Mosquitoes -Characteristics, Life Cycle and Control Measures — howMed

Mosquitoes -Characteristics, Life Cycle and Control Measures

Habits of mosquitoes

A knowledge of the habit is essential from the point of view of controlling of arthropods as will as for a proper understanding of the point they play in disease transmission.

Throughout the world (Tropical & temperate region).

Only female mosquitoes can bite in the evening or in the early part of the night (Haematophagous).

Anopheles prefer clean water for breeding while culex breed in dirty water. Aedes breed in artificial collection of water.

Feeding :

Anthrophilic (Those insects which prefer to suck the blood from human beings)

Zoophilic (Those insects which prefer to suck the blood from animals)


Endophilic (those insects which rest inside the house)

Exophilic (those insects which rest outside the house in bushes)

The normal range of flight is about 2-3 kms from their breeding places.

It depends upon the environmental conditions, average life period of female mosquitoes are 2-3 weeks and male are short lived.

Medical importance

Genus Anopheles: Malaria

Genus Culex: Filarial& viral encephalitis

Aedes: Yellow fever & dengue fever

Difference between Anopheles/Aedes Mosquitoes

Life cycle of mosquito

Metamorphosis is complete.

1. Egg: Anopheles female lays eggs singly in fresh water, size of eggs is about 1mm, boat shaped, lateral float are present. About 100-250 eggs are laid. Eggs are not visible by naked eye.

Culex female lays eggs in stagnant & polluted water in raft, they are oval in shape and lateral float are absent.

2. Larva: After 2-3 days larva emerge from egg, actively swimming on water surface and feed on algae, fungi & bacteria. Larva is about 1-6 mm long. Body is divided into three parts (head, thorax & abdomen). Spiracles (respiratory organs) are present on abdomen. Palmate hairs are present on abdomen which help larvae to float in water.

3. Pupa: after 5-7 days larva becomes pupa. Pupa is comma shaped and moves actively on water surface. The body is divided in cephalothorax and abdomen. Two small respiratory trumpets are present on thorax. It does not feed. The pupal stage lasts for 1-2 days.

4. Adults: when the adult emerges from pupa, it rest for a while on the pupal skin then flies away. Under favorable environmental conditions the life cycle is completed in 7-10 days. Normally the adult mosquito lives for about 2-3 weeks.

Control Measures

1. Biological control: Use of parasites, predator (fish & frog) and pathogens. The best known fish are Gambusia affinis and lobister reteculatus.

2. Genetic control: Release of sterile male mosquitoes in the field. Which will compete with the natural fertile male mosquito in mating & the population will be automatically reduced.

3. Environmental control: To eliminate their breeding places. This is also known is source reduction. Filling, leveling and drainage of breeding places.

4. Chemical control:

  • Anti larval chemicals like Paris green, mineral oil.
  • Anti adult chemicals like Melathian, Fenthian and abate.

5. Protection against mosquito bite

  • Screening of doors, windows and ventilation’s of house/hospital.
  • Mosquito net should be tucked around the bed.
  • Insects repellants like deet , dimethyle, phthlate and dimethyle carbate are available in local market in shape of oil, creams & lotions. They should be used on the exposed parts of the body.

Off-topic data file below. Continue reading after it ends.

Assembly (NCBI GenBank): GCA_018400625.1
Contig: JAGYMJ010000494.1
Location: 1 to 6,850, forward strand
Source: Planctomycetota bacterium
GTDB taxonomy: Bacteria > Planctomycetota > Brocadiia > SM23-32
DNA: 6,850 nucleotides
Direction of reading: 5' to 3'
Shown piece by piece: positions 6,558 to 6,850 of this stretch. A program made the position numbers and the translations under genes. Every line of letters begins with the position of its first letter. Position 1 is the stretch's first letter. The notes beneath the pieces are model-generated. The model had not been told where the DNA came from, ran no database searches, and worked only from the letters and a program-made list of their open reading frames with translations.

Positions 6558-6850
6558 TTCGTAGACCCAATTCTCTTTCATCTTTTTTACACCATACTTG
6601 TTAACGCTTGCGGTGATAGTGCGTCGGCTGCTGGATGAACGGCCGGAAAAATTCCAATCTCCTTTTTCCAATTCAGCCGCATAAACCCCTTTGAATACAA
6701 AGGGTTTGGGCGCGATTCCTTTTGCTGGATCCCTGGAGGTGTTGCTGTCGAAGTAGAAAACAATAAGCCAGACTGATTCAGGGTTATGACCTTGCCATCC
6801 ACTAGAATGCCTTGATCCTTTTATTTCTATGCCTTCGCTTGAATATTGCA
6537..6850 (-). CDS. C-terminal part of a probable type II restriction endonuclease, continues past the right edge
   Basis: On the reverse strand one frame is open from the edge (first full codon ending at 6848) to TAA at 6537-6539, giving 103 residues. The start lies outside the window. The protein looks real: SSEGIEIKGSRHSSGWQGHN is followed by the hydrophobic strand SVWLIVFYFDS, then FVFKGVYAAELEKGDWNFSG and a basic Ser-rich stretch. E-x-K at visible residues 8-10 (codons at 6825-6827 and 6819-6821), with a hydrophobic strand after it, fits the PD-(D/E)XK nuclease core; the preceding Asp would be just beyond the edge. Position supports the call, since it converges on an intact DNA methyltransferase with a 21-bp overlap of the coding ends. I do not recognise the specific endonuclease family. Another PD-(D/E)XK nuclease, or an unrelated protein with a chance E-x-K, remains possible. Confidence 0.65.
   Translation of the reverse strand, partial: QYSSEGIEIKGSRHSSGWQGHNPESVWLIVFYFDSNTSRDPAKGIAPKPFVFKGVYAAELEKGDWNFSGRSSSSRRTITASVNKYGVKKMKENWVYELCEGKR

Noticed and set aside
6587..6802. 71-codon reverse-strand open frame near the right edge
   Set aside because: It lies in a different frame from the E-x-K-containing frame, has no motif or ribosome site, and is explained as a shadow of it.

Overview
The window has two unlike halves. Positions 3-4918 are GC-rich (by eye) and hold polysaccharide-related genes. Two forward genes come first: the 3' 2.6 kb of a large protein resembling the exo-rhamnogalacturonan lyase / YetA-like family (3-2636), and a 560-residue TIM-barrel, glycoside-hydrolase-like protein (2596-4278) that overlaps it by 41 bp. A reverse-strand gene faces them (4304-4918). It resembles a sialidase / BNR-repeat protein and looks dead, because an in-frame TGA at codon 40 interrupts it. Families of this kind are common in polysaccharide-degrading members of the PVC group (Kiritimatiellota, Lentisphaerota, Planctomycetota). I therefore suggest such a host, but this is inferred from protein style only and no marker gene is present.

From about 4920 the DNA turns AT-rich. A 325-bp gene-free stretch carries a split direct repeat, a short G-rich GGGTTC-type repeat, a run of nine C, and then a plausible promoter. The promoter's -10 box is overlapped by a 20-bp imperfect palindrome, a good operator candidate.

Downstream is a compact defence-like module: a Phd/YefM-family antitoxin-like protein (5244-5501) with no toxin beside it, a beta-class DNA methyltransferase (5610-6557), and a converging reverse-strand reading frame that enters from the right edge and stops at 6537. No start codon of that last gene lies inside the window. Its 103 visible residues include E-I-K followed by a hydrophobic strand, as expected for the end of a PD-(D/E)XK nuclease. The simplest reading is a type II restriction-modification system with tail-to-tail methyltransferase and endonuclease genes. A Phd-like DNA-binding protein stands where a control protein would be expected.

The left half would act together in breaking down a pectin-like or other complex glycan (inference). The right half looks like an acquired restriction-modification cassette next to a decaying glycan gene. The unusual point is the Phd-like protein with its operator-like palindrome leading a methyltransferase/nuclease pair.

Different Types of Mosquitoes

Mosquitoes exist across the world, with the exception of Antarctica. More than 3,000 mosquito species have been identified in both the Arctic and subtropics. They are categorized into 39 different genera.

About 174 species can be found in North America and Mexico. Different types of mosquitoes have different feeding and breeding habits. The four most common types of mosquitoes in the United States are the house mosquito, the southern house mosquito, the Asian tiger mosquito and the yellow fever mosquito.

House mosquito (Culex)

Some of the most common types of mosquitoes in the United States are called house mosquitoes. Species of mosquitoes that belong to this group include Culex Pipiens and Culex restuans Theobald.

Cx. Pipiens is most common to the Northern part of the United States. Pale brown in color with white stripes, it is often found in polluted water that has been left standing. Storm drains, birdbaths, pet dishes and old tires are popular breeding sites for these types of mosquitoes. The female mosquito of this species can lay anywhere from 50 to 400 eggs at one time. These eggs typically take 10 to 14 days to hatch although they can take longer, depending on the weather. Culex restuans is a very similar species in looks and habits, but is more prevalent in the Eastern and Central parts of the United States.

Both of these mosquito types can transmit a variety of different viruses and parasites to humans.

Southern mosquito (Culex quinquefasciatus)

This species of mosquitoes, also sometimes referred to as Culex fatigans, is most common in tropic and sub-tropic regions. It shares many of the same physical and behavioral aspects of the house mosquito, but is found in Southern areas of the United States and is present throughout Florida. Also a nighttime feeder, this mosquito is the primary vector of the St. Louis encephalitis virus and can also transmit West Nile virus (WNV).

Asian tiger mosquito (Aedes albopictus)

This species of mosquitoes can be identified by the bright white or silver stripes on its abdomen, thorax and legs. Unlike other types of mosquitoes belonging to Culex, the female Asian tiger mosquito is a daytime feeder and can be an aggressive biter. Males do not bite.